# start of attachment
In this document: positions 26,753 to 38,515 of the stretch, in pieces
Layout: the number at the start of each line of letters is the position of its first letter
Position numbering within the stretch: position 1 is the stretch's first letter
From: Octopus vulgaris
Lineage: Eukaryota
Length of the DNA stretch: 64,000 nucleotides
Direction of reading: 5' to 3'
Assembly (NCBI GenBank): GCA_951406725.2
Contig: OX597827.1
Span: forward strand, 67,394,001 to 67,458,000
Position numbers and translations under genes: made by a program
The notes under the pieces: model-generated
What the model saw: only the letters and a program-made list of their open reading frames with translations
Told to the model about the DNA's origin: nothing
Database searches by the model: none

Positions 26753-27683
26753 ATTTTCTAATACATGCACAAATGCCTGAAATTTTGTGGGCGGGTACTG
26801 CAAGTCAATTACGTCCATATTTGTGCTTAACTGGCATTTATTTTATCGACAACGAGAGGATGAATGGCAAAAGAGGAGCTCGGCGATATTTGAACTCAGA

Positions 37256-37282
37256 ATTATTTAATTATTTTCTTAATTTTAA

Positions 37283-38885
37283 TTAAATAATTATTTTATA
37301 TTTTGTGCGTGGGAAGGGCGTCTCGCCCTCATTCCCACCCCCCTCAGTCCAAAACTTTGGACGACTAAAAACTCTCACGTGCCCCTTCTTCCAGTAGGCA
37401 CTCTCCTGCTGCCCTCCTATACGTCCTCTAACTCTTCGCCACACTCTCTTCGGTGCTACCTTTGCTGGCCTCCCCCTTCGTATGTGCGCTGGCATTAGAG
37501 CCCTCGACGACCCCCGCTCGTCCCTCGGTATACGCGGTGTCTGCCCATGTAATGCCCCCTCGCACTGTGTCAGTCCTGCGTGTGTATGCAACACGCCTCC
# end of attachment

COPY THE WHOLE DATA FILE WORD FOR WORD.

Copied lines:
In this document: positions 26,753 to 38,515 of the stretch, in pieces
Layout: the number at the start of each line of letters is the position of its first letter
Position numbering within the stretch: position 1 is the stretch's first letter
From: Octopus vulgaris
Lineage: Eukaryota
Length of the DNA stretch: 64,000 nucleotides
Direction of reading: 5' to 3'
Assembly (NCBI GenBank): GCA_951406725.2
Contig: OX597827.1
Span: forward strand, 67,394,001 to 67,458,000
Position numbers and translations under genes: made by a program
The notes under the pieces: model-generated
What the model saw: only the letters and a program-made list of their open reading frames with translations
Told to the model about the DNA's origin: nothing
Database searches by the model: none

Positions 26753-27683
26753 ATTTTCTAATACATGCACAAATGCCTGAAATTTTGTGGGCGGGTACTG
26801 CAAGTCAATTACGTCCATATTTGTGCTTAACTGGCATTTATTTTATCGACAACGAGAGGATGAATGGCAAAAGAGGAGCTCGGCGATATTTGAACTCAGA

Positions 37256-37282
37256 ATTATTTAATTATTTTCTTAATTTTAA

Positions 37283-38885
37283 TTAAATAATTATTTTATA
37301 TTTTGTGCGTGGGAAGGGCGTCTCGCCCTCATTCCCACCCCCCTCAGTCCAAAACTTTGGACGACTAAAAACTCTCACGTGCCCCTTCTTCCAGTAGGCA
37401 CTCTCCTGCTGCCCTCCTATACGTCCTCTAACTCTTCGCCACACTCTCTTCGGTGCTACCTTTGCTGGCCTCCCCCTTCGTATGTGCGCTGGCATTAGAG
37501 CCCTCGACGACCCCCGCTCGTCCCTCGGTATACGCGGTGTCTGCCCATGTAATGCCCCCTCGCACTGTGTCAGTCCTGCGTGTGTATGCAACACGCCTCC